Cirrhosis of the Liver
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A chronic hepatocellular disease with inflammation, necrosis, and fibrosis potentially leading to liver failure and/or cancer
- Predominant age at diagnosis: 40 to 60 years old
- Predominant sex: male > female; more women with cirrhosis from alcohol abuse
- Liver disease and cirrhosis are the 9th leading cause of death among U.S. adult males; 12th overall
Etiology and Pathophysiology
- Chronic hepatitis C virus (HCV) (26%)
- Alcohol abuse (21%)
- Nonalcoholic steatohepatitis (NASH)/obesity (~10%)
- Hepatitis B virus (HBV) plus hepatitis D infection (15%)
- Other: hemochromatosis, autoimmune hepatitis, primary biliary cirrhosis, secondary biliary cirrhosis, biliary atresia, idiopathic biliary fibrosis, primary sclerosing cholangitis, Wilson disease, α1-antitrypsin deficiency, granulomatous disease (e.g., sarcoidosis); drug-induced liver disease (e.g., methotrexate, α-methyldopa, amiodarone); venous outflow obstruction (e.g., Budd-Chiari syndrome, veno-occlusive disease); chronic right-sided heart failure; tricuspid regurgitation; and rare genetic, metabolic, and infectious causes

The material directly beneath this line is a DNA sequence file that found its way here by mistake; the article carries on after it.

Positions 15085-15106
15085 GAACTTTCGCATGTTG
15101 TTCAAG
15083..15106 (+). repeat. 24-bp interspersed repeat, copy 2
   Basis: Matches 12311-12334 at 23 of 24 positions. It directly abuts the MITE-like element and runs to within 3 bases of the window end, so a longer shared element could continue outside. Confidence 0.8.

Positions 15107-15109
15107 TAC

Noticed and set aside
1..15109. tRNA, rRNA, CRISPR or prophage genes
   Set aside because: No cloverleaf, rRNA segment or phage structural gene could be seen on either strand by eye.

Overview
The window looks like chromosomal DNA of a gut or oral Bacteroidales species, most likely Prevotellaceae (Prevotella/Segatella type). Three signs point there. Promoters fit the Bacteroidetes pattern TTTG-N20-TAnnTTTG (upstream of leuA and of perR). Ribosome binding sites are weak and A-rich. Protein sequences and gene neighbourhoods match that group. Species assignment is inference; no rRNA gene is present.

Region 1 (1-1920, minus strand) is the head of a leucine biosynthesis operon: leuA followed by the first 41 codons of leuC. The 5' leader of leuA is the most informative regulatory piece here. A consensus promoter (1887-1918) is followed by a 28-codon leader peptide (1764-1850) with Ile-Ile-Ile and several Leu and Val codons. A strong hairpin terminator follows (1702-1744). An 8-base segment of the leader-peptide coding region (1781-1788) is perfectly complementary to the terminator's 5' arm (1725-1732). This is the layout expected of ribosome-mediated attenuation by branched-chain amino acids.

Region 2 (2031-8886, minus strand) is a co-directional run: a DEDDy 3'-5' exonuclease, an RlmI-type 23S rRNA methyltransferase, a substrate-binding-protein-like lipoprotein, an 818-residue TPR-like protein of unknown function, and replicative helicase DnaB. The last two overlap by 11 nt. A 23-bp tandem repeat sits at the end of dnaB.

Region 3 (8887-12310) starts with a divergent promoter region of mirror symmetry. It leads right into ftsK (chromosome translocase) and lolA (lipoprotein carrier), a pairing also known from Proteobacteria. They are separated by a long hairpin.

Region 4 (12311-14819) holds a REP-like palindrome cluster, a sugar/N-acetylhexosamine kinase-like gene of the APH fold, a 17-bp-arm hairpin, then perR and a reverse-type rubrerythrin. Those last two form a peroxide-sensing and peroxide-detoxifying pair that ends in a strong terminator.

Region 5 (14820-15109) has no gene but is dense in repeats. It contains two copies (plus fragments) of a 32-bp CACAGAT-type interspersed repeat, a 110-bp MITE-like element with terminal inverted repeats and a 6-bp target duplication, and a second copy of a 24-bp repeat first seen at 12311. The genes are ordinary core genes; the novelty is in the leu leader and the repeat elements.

- Hepatocellular injury results in cellular hyperplasia (regenerating nodules), fibrous changes, and angiogenesis. Distortions in blood flow result in portal hypertension.
Hemochromatosis, Wilson disease, and α1-antitrypsin deficiency in adults are associated with cirrhosis.
Alcohol abuse, intravenous drug abuse, obesity
- Mitigate risk factors (e.g., alcohol abuse); >80% of chronic liver disease is preventable.
- Limit alcohol consumption and advise weight loss in overweight or obese patients.
Commonly Associated Conditions
HCV, alcohol and drug abuse, diabetes, depression, obesity